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Council candidate Q&A - Kauffman

May 11, 2001

Council candidate Q&A - Kauffman



* Democratic council candidate


Ira P. Kauffman Jr., 68, 1009 Lindsay Ave., retired from the CIA, former Hagerstown City Councilman from 1977-1981

Q: What are your qualifications to serve as a City Council member?


A: I have lived in Hagerstown my entire life except for six years on military bases. I served on the Hagerstown City Council from 1977 to 1981. I handled some labor negotiations for the city during my term. Also, I have experience in the construction field and labor negotiations in the private sector. I negotiated and supervised construction contracts both in private industry and for the Federal Government. I have been attending council meetings and discussing city problems with department heads, particularly the Department of Finance, over the past three years.

Q: Is there a crime problem in Hagerstown? If so, what is it and what should be done to address it?


A: Drugs are the biggest crime problem in Hagerstown. I believe the new Chief of Police in his short time serving Hagerstown, has had success in reducing the drug trade in some areas of Hagerstown while some areas have gotten worse. I believe we should let the Chief follow through with his current plans to improve the entire situation. The city has created eleven new police positions since 1995, making a total of 101 sworn officers, which is sufficient to handle the policing of Hagerstown. This is comparable to other cities our size.

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Q: Should the city be involved in assisting with homeownership? Why or why not, and if so, how?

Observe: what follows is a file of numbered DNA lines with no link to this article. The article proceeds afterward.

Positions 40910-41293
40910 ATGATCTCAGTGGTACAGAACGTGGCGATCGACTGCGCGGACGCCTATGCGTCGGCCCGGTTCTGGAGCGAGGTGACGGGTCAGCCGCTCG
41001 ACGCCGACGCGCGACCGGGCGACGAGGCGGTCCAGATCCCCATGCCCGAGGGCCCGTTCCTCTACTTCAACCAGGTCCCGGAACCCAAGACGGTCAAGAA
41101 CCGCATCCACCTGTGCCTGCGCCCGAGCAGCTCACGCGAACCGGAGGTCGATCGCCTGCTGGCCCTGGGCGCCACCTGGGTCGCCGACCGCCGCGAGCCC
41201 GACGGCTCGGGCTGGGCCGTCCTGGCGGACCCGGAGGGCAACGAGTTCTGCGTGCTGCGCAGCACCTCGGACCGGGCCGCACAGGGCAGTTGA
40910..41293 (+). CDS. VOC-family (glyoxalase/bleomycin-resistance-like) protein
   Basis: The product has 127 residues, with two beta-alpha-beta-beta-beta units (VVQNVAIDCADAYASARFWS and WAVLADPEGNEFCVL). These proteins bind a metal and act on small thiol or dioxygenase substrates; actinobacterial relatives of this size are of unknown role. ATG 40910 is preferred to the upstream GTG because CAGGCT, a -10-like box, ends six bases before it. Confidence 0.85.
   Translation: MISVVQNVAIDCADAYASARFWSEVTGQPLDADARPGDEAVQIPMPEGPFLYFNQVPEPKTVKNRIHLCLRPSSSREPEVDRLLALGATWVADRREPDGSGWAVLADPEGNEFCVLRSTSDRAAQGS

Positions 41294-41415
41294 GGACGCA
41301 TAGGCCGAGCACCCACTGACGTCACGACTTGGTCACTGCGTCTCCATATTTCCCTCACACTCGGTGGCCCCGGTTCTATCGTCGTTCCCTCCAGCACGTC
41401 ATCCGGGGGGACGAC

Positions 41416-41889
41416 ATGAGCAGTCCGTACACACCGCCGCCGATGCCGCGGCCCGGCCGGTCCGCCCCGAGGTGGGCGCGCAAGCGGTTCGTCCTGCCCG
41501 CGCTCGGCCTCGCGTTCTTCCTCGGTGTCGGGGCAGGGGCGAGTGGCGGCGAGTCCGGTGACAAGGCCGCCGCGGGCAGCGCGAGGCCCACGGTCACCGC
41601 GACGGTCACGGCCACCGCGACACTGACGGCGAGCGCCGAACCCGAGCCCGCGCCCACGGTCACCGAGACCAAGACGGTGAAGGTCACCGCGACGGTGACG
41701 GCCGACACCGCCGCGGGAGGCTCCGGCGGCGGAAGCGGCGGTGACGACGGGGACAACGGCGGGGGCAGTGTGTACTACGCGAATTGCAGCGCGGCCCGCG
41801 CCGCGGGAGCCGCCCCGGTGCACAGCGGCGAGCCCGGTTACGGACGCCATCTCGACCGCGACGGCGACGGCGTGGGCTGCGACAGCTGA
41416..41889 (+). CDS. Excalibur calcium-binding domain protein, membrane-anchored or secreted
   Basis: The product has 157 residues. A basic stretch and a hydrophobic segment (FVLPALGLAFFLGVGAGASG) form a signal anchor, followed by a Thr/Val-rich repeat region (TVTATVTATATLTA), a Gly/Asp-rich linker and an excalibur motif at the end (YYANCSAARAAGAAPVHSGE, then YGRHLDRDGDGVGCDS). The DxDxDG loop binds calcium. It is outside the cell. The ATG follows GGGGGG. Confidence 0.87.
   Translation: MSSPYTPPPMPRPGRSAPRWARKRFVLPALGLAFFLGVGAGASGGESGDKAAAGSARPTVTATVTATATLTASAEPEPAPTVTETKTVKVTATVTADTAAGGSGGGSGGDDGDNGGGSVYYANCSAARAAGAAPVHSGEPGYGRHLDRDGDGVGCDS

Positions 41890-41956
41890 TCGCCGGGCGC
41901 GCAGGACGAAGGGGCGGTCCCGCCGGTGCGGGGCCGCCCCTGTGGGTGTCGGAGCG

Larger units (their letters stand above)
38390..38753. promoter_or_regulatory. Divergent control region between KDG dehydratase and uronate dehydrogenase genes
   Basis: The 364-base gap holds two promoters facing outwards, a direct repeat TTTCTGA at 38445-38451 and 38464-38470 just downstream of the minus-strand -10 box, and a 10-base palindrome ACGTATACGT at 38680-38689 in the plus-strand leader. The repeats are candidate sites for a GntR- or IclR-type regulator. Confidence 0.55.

A: Yes, the city should be involved in assisting low income families in obtaining their own homes. The city's home ownership program is working well, since 1992 they have sold 54 renovated homes to deserving families. This has improved the quality of life for the families involved as well as improving the quality of life of the entire neighborhood and at a very low cost to the city.

Q: Should there be a referendum on city funding for a new or significantly renovated minor league baseball stadium? Why or why not?


A: I am opposed to funding a new or significantly renovated minor league baseball stadium. The city already subsidizes the stadium and the baseball team for an amount exceeding $80,000 per year. The city cannot afford and should not spend any funds on a new stadium. If the subject of a new stadium should come before the council it should go to referendum.

Q: How will you ensure that city services - such as police and fire protection - will continue at a reasonable rate to taxpayers?


A: First of all the city and county must stop buying up tax-paying properties and removing them from the tax rolls.

The city should not take on any new expenditures such as a downtown Civil War Museum, new expenses at the Fairground and the $4.4 million plan for a parking lot and wider alleys at the proposed University Center, etc.

This would leave more funds available for all sections of the General Fund such as fire and police.

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